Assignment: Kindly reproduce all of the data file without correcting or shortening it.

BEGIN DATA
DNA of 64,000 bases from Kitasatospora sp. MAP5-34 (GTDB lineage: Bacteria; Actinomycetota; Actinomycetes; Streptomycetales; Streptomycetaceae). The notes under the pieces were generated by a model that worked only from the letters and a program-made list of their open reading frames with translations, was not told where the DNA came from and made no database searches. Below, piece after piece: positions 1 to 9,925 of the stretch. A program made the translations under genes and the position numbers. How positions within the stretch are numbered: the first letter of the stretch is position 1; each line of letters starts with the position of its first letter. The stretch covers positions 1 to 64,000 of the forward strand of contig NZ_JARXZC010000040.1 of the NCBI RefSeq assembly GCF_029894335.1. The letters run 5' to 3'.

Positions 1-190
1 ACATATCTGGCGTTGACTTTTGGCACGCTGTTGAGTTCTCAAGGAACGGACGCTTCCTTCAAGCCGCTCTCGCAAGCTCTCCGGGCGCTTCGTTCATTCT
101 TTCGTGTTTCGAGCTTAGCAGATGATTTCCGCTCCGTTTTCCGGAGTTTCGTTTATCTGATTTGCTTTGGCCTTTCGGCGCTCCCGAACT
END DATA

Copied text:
DNA of 64,000 bases from Kitasatospora sp. MAP5-34 (GTDB lineage: Bacteria; Actinomycetota; Actinomycetes; Streptomycetales; Streptomycetaceae). The notes under the pieces were generated by a model that worked only from the letters and a program-made list of their open reading frames with translations, was not told where the DNA came from and made no database searches. Below, piece after piece: positions 1 to 9,925 of the stretch. A program made the translations under genes and the position numbers. How positions within the stretch are numbered: the first letter of the stretch is position 1; each line of letters starts with the position of its first letter. The stretch covers positions 1 to 64,000 of the forward strand of contig NZ_JARXZC010000040.1 of the NCBI RefSeq assembly GCF_029894335.1. The letters run 5' to 3'.

Positions 1-190
1 ACATATCTGGCGTTGACTTTTGGCACGCTGTTGAGTTCTCAAGGAACGGACGCTTCCTTCAAGCCGCTCTCGCAAGCTCTCCGGGCGCTTCGTTCATTCT
101 TTCGTGTTTCGAGCTTAGCAGATGATTTCCGCTCCGTTTTCCGGAGTTTCGTTTATCTGATTTGCTTTGGCCTTTCGGCGCTCCCGAACT